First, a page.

James Hawkes, postgraduate research student at the University of Southampton, presented his research on the scalability of parallel Computational Fluid Dynamics (CFD) codes. His project on Massively-Parallel Computational Fluid Dynamics is sponsored by the Dutch maritime research institute MARIN. Within this project ReFRESCO, a CFD code for fluid problems around ships and offshore structures, is used.

James started by presenting MARIN, which is a non-profit organisation based in Wageningen, Netherlands. It was founded in 1932 and performs research and development for maritime activities. Amongst their facilities is an ocean basin, where waves, currents, wind and rough sea conditions can be simulated. Its capacity allows for tests on submarine models of 3 to 5 metres. Impacts on ship movements can be tested with various wave generators. Furthermore there are five towing tanks.

Around 85 percent of all experiments are backed up with CFD simulations, for which two clusters are available. The CFD code ReFRESCO is implemented in Fortran and C and parallelised using MPI.

After this introduction of MARIN, James went on with a general overview of the recent developments in High Performance Computing (HPC). Over the last years, growth in computing power has been exponential. Nowadays the main issues to deal with concern power consumption rather than hardware speed. Further growth of HPC architectures is mostly happening at an intra-nodal level.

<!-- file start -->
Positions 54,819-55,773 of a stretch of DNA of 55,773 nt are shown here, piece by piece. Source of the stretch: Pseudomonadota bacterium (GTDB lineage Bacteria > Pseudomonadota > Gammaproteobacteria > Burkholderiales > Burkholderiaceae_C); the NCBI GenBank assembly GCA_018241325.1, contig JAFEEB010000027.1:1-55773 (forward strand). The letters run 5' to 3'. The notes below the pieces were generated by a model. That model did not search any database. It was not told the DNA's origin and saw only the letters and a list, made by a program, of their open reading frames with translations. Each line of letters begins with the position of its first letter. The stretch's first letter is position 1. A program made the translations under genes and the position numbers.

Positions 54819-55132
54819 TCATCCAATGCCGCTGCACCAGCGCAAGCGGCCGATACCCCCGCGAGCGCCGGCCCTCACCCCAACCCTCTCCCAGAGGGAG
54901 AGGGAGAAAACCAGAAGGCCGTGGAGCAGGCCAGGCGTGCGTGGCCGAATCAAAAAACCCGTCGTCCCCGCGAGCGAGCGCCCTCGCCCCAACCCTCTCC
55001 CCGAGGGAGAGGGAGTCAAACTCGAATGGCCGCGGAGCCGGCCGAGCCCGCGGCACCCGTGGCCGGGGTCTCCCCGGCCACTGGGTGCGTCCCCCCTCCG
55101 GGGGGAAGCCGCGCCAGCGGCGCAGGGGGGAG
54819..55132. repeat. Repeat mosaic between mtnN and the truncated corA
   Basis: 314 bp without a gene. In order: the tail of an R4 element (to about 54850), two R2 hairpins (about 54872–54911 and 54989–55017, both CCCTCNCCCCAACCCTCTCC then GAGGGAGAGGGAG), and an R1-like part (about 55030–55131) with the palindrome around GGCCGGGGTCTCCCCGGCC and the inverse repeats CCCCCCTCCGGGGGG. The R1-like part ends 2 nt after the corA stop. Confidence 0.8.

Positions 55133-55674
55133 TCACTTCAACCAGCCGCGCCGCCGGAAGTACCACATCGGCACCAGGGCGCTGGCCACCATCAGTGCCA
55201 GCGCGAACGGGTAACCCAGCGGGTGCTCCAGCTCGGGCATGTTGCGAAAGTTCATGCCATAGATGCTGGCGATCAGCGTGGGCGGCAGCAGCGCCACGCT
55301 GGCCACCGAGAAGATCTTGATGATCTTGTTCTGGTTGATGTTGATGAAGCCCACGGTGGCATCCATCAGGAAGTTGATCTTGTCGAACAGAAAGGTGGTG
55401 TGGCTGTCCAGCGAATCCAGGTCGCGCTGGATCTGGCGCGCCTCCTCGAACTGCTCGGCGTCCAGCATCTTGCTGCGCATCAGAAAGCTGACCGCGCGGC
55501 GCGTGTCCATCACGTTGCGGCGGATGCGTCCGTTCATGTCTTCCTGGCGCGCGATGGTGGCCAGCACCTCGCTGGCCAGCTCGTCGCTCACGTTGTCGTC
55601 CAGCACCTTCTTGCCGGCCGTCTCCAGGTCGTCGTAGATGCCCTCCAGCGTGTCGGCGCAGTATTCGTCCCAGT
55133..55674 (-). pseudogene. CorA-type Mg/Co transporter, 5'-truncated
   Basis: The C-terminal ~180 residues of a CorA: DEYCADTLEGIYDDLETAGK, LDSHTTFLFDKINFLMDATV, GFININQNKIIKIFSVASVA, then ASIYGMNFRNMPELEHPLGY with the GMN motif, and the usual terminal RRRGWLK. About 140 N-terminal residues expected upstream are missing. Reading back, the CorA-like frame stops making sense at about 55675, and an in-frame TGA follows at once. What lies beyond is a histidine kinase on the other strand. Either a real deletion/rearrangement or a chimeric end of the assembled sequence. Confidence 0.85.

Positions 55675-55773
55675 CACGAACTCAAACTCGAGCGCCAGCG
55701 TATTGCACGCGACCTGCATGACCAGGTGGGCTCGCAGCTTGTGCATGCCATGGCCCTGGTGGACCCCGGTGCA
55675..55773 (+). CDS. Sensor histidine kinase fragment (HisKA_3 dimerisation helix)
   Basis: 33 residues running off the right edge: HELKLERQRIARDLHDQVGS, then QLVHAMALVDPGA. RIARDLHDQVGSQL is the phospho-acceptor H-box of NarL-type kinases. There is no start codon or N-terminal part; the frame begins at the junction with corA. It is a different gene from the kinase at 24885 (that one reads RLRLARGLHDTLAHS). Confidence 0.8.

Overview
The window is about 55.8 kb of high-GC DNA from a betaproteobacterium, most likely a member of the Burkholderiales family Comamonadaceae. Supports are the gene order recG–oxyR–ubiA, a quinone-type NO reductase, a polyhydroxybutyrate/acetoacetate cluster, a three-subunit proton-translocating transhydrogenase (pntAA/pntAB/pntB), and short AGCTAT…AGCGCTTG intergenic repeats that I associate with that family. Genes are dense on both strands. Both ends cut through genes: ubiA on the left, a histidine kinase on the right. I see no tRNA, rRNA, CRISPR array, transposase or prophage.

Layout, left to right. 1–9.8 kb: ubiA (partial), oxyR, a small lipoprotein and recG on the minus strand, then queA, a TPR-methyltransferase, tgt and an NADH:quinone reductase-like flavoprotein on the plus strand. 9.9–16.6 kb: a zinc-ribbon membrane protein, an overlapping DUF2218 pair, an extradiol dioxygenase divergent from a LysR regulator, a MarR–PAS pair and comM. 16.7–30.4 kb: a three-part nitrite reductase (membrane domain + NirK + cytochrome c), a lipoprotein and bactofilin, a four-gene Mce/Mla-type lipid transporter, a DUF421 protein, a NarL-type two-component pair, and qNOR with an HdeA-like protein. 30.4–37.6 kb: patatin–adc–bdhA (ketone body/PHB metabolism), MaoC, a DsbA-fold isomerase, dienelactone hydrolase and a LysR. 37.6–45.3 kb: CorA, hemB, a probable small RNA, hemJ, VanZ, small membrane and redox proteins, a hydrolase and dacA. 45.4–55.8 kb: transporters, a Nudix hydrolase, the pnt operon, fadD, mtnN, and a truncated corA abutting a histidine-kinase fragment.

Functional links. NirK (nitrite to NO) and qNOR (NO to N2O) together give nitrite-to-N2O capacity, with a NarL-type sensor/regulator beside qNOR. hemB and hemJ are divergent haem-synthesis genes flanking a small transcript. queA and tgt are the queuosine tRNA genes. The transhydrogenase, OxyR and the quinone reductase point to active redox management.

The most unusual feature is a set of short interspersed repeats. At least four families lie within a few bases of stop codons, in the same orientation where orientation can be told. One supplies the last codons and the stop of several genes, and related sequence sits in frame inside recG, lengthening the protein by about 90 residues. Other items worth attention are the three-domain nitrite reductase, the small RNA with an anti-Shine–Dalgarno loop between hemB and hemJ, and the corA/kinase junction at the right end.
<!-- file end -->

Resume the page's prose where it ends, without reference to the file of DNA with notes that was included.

James then presented results of his scalability studies for the ReFRESCO code. As ReFRESCO uses the SIMPLE algorithm, over 90 percent of runtime is used for the linear solver, for which a good speed-up is difficult to achieve. As can be seen from the scalability plot, total scalability is only slightly better than the scalability of the solver.

The most commonly used parallel linear solvers are Krylov subspace methods such as *GMRES*. One approach to avoid reductions is to use *pipelined GMRES*. Another alternative would be to go back to simple stationary methods like the Jacobi solver. With this approach scalability is quite good. The limiting factor is global synchronisation.

A promising approach is to use so-called Chaotic Iterative Methods. The idea is to let each process access local memory whenever required. A drawback of these methods is their worse convergence compared to Krylov methods (up to 1000 times more iterations). The disadvantages of the chaotic iterative methods can be compensated by their better memory management. This is particularly true when using multigrid methods. ReFRESCO uses the PETSc library, which includes chaotic iterative solvers.

Finally chaotic iterative solvers have the advantage that they can be easily adapted to make use of Xeon Phi accelerators or GPUs.

The project aims at improving the scalability of ReFRESCO. As the PETSc library is used in many other CFD codes with implicit solvers, the results will hopefully have a direct impact on CFD software in all kinds of industries, beyond the maritime sector. More generally speaking, the methods can also be applied to other libraries and to any kind of model that uses parallel linear solvers.